Congrats, you’ve made it to the end of the 2010’s! What a moment to reflect back on all of the milestones you’ve hit, late nights you’ve spent ensuring deadlines are met, and to celebrate the holidays with your fellow comrades who’ve worked tirelessly to finish this year on a high note.
It’s also the best time to take a look forward and get a headstart on your approach to crush 2020. And as you begin setting strategic goals to propel your business forward in the new year, it’s important to understand how your goal-setting framework plays a part in achieving those objectives.
A common question that we hear at Yaguara from managers, executors, and visionary leaders alike is, “What’s the difference between OKRs and KPIs?” and more importantly, “What is the optimal way to use OKRs to measure and achieve our goals?”
There are some similarities between OKRs and KPIs, so let’s dive into what the primary differences are and how to identify the right framework to use for any unique business goal.
Objectives and Key Results (OKR) is an organizational goal-setting framework, which your business can use to tie actionable tasks to their respective key results. The purpose of operating with this goal-setting framework in mind, is to align executors, or performers of these tasks, with the key results that demonstrate success.
Here is where some goal-setters get confused, though. “Key results” seems pretty similar to “key performance indicators” or the more commonly used term, KPIs. So, what’s the difference?
The Difference Between a Key Result & KPI
Let’s start with the obvious similarity here. Whether you’re stating a key result or key performance indicator for your next business objective, the point to keep in mind is the word “key”. Felipe Castro, author of The Beginner’s Guide to OKR put it best when he said, “If everything is a priority, nothing is.”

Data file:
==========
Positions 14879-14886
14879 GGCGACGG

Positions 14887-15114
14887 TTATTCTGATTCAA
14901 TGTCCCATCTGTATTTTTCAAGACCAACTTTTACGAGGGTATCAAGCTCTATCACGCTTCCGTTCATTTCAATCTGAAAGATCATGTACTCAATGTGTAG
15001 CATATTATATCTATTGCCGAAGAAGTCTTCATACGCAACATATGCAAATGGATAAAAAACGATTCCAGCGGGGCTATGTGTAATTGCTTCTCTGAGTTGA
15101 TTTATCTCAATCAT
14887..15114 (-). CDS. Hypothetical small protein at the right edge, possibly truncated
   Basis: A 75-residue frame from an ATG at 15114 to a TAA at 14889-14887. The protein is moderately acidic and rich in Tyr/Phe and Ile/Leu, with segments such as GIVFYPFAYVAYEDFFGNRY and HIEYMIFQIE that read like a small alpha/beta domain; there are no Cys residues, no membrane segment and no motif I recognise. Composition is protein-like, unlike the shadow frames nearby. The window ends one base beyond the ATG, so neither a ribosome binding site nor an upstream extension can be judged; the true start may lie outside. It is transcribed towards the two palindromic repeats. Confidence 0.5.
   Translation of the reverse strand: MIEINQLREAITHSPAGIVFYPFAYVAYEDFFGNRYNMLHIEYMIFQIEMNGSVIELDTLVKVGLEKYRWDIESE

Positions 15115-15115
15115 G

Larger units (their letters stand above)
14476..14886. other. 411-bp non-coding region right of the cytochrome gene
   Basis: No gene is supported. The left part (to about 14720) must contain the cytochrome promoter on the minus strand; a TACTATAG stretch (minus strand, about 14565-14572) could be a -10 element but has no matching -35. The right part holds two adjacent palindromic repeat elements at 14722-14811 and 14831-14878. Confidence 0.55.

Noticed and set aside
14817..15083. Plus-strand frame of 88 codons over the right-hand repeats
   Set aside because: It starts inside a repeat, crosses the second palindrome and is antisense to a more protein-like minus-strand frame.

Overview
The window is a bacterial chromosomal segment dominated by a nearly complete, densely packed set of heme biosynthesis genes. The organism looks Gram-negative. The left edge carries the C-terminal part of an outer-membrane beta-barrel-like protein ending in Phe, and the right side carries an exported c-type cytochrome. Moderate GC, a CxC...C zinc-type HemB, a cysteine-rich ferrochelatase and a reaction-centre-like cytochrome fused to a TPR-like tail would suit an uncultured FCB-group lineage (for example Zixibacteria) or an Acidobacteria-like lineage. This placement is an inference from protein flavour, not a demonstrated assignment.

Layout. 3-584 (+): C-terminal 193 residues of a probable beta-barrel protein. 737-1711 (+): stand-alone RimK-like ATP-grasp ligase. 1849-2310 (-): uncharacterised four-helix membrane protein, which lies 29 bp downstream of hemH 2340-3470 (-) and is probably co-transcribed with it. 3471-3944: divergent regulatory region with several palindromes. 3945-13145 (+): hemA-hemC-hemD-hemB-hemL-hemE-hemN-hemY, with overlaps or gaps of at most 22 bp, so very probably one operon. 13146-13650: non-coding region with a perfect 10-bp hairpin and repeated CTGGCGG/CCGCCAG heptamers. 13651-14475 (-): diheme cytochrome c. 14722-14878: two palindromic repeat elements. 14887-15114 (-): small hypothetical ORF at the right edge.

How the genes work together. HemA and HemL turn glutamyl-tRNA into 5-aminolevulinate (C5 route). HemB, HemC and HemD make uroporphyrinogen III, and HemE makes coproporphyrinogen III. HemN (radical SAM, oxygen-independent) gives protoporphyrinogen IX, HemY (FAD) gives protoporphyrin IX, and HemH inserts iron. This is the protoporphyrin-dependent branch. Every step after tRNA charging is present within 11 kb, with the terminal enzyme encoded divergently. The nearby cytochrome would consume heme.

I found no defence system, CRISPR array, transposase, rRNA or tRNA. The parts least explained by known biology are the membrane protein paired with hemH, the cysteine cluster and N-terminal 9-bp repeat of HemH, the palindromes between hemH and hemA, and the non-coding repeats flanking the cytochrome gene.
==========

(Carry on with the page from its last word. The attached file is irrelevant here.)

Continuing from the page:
The most crucial item managers and visionary leaders should consider when it comes to helping teams tie their to-do list with a desired achievement, is to identify the success metric that matters most to each Objective.
It’s easy to get shiny object syndrome and imagine how successfully tackling an Objective will result in more sales, more followers, more site visits, and so on. This is not to say you cannot have more than one key result tied to a single objective, but you should limit this to only a handful of the most important results that show the organization whether or not the Objective was ultimately successful. This brings us to the major difference between key results and key performance indicators.
Key results are the end results your team uses to measure whether or not the objective was a success. Key performance indicator (KPI) on the other hand, is the quantifiable measure (or benchmark) used to evaluate that success.
Examples of Key Results and KPIs
1. Launching a New Product
Let’s say you’re launching a new line of sneakers. You’re about to head into a meeting to rally the team around the end goal, and the steps it will take to get there (no pun intended).
Your Objective in this case is to successfully launch a new line of sneakers. Therefore, you could hypothetically define your key result and KPI as follows:
- Key Result: Increase conversion rate from 2.86% to 3.00%
- KPI: Amount of visitors to your website and social media channels
2. Increasing Your Customers’ Lifetime Value
Your focus here is to boost your current customer base’s lifetime value. Assuming you have already calculated the average current customer LTV (which is the expected revenue generated by future sales), or each tier’s customer LTV, you’ll want to consider what the goal value is, and how to move forward.
Your Objective in this case is to increase customer lifetime value. So, your key result and KPI might look like this:
- Key Result: Increase Customer LTV from $1,325 to $1,500
- KPI: 1) Cart add-ons, 2) Dollar value purchased per transaction
3. Decreasing Cost Per Acquisition
In this scenario, your focus is to lower the cost per acquisition (CPA) for your business so that you can put more of the marketing budget toward Q2 initiatives. To simplify the situation, let’s assume your primary channel for acquiring new customers is pay per click (PPC).
Your Objective is to lower the CPA in Q1. With this in mind, you may want to set up your key result and KPI this way:
- Key Result: Lower Cost Per Acquisition from $25 to $22
- KPI: Click-through Rate (CTR) and Quality Score (QS)
Ready to Build Your OKRs?
Now that you understand how Objectives, Key Results, and KPIs work independently and together, let’s dive into next steps. If you’re ready to get a leg up on this year’s strategic goal-setting and to align your team(s), you can get started for free with customized OKR templates for any e-commerce Objective you’re looking to achieve in the new year.
Happy Holidays, and Happy Goal Setting!
-The Yaguara Team